, giving the state some jurisdiction, although many foundations are chartered in states different from where they are headquartered. Cox focused on its governance, potential conflicts of interest among board members, and what he viewed as its poor record of giving to charities in Michigan considering its origins. Between 1998 and 2002, the Ford Foundation gave Michigan charities about $2.5 million per year, far less than many other charities its size. The foundation countered that an extensive review and report by the Gaither Study Committee in 1949 had recommended that the foundation broaden its scope beyond Michigan to national and international grant-making. The report was fully endorsed by Ford's board, and the trustees subsequently voted to move the foundation to New York in 1953. Cox hoped that his probe would prod the foundation into giving more to Michigan charities, and indeed it was met with some success.

In 2010, the foundation granted $16.4 million (USD) to foundations throughout the world that advocate legalization of abortion or provide abortion services, including Planned Parenthood Federation of America, and International Planned Parenthood Foundation. In 2010, Cecile Richards
Cecile Richards
Cecile Richards a Democratic Party activist and the current president of the Planned Parenthood Federation of America.-Political involvement:...

, president of Planned Parenthood Federation of America was elected to Ford Foundation's board of trustees.

The foundation’s partnership with the New Israel Fund
New Israel Fund
The New Israel Fund is a U.S. based non-profit organization established in 1979, and describes its objective as social justice and equality for all Israelis.-Ideology:...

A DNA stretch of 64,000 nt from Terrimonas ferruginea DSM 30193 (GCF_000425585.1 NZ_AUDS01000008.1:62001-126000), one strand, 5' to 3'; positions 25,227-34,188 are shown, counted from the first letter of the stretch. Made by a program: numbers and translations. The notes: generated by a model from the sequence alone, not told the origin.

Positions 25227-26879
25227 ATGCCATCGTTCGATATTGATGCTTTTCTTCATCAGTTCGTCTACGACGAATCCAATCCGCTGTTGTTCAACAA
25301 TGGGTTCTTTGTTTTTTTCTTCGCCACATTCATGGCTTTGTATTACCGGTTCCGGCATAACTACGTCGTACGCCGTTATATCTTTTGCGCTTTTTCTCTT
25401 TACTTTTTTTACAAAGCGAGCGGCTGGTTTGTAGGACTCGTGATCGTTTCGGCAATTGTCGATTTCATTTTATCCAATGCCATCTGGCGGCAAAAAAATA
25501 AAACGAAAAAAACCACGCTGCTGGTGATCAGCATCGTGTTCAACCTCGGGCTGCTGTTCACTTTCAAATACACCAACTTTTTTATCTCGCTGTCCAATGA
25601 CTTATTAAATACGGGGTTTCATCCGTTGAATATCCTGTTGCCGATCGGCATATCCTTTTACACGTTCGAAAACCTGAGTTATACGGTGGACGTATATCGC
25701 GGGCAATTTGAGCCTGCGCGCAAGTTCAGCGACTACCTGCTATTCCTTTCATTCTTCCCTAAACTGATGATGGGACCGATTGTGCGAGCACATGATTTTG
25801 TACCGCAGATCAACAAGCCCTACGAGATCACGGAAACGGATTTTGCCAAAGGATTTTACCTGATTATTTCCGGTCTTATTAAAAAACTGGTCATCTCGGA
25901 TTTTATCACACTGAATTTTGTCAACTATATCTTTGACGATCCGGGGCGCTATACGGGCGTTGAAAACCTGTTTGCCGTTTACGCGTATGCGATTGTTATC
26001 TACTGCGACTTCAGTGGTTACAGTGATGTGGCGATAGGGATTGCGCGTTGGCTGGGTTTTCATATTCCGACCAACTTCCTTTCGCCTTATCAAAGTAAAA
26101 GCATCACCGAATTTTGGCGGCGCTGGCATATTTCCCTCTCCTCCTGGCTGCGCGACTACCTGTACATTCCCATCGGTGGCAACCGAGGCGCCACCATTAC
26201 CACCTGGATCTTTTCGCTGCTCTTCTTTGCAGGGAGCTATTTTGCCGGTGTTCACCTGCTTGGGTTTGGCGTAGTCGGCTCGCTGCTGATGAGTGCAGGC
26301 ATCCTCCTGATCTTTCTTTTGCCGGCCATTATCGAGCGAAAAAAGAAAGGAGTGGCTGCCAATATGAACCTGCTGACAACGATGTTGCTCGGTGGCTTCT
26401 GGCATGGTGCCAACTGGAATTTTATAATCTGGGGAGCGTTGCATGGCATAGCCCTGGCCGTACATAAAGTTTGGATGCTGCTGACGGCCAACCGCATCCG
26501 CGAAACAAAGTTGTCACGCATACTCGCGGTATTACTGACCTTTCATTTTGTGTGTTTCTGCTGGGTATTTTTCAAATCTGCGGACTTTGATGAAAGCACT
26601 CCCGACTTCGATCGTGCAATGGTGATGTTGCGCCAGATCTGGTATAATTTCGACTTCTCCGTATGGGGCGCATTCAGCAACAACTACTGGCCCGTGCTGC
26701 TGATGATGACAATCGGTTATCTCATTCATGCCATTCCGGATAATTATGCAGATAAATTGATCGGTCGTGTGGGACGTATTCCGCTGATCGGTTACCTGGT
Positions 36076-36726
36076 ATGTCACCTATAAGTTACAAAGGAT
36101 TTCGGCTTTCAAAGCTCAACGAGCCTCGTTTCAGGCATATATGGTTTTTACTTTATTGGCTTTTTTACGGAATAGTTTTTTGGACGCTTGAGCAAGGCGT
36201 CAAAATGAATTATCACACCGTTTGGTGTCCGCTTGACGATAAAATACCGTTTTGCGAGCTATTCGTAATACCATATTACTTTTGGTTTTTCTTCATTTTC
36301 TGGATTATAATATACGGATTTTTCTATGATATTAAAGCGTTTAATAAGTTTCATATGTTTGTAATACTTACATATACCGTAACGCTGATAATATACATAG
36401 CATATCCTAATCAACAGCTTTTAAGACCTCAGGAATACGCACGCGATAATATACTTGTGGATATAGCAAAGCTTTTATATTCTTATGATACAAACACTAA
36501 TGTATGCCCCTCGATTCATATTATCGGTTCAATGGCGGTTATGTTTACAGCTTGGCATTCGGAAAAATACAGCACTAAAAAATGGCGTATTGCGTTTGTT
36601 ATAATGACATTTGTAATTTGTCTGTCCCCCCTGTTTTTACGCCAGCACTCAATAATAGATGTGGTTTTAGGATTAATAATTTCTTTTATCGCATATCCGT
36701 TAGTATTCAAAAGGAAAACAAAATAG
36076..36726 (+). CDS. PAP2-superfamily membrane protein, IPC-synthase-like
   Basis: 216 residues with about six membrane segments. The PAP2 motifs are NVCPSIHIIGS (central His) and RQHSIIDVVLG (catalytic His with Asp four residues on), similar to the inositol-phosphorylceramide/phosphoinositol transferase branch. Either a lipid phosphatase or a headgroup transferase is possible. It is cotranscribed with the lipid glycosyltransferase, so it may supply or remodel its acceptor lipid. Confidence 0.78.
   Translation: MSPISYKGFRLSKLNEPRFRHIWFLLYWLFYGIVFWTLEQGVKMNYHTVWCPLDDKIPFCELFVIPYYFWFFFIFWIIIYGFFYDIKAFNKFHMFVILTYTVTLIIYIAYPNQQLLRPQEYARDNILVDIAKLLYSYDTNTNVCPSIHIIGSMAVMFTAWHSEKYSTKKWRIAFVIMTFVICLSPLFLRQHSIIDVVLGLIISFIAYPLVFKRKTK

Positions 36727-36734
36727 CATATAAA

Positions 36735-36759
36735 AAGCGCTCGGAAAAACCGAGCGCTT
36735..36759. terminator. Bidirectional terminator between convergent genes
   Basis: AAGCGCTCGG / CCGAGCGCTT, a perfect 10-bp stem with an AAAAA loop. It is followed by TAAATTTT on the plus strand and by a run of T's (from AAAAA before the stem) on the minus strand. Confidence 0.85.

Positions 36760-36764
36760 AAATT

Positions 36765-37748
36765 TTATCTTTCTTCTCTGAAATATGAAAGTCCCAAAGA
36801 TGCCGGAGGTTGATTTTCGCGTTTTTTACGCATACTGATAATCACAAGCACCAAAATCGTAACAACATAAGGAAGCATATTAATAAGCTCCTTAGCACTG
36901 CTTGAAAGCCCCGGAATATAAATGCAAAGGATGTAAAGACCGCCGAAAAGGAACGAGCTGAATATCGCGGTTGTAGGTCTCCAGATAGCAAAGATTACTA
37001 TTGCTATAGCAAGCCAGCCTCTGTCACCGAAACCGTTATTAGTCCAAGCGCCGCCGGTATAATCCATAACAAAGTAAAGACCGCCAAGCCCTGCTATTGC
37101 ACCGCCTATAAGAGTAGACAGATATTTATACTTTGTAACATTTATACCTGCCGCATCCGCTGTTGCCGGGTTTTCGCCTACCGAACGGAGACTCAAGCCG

, which began in 2003, was frequently criticised regarding its choice of mostly liberal grantees and causes. This criticism came to light after the 2001 Durban Conference, where some NGOs funded by the foundation backed resolutions equating Israeli policies as apartheid, and later, against those groups which support the delegitimization of Israel. In response, the foundation adopted stricter criteria for funding.

Presidents

  • Edsel Ford
    Edsel Ford
    Edsel Bryant Ford , son of Henry Ford, was born in Detroit, Michigan, USA. He was president of Ford Motor Company from 1919 until his death in 1943.-Life and career:...

     (founder) 1936-1943
  • Henry Ford II
    Henry Ford II
    Henry Ford II , commonly known as "HF2" and "Hank the Deuce", was the son of Edsel Ford and grandson of Henry Ford...

     1943-1950
  • Paul G. Hoffman
    Paul G. Hoffman
    Paul Gray Hoffman was an American automobile company executive, statesman and global development aid administrator.Hoffman was born in Western Springs, Illinois, a suburb of Chicago...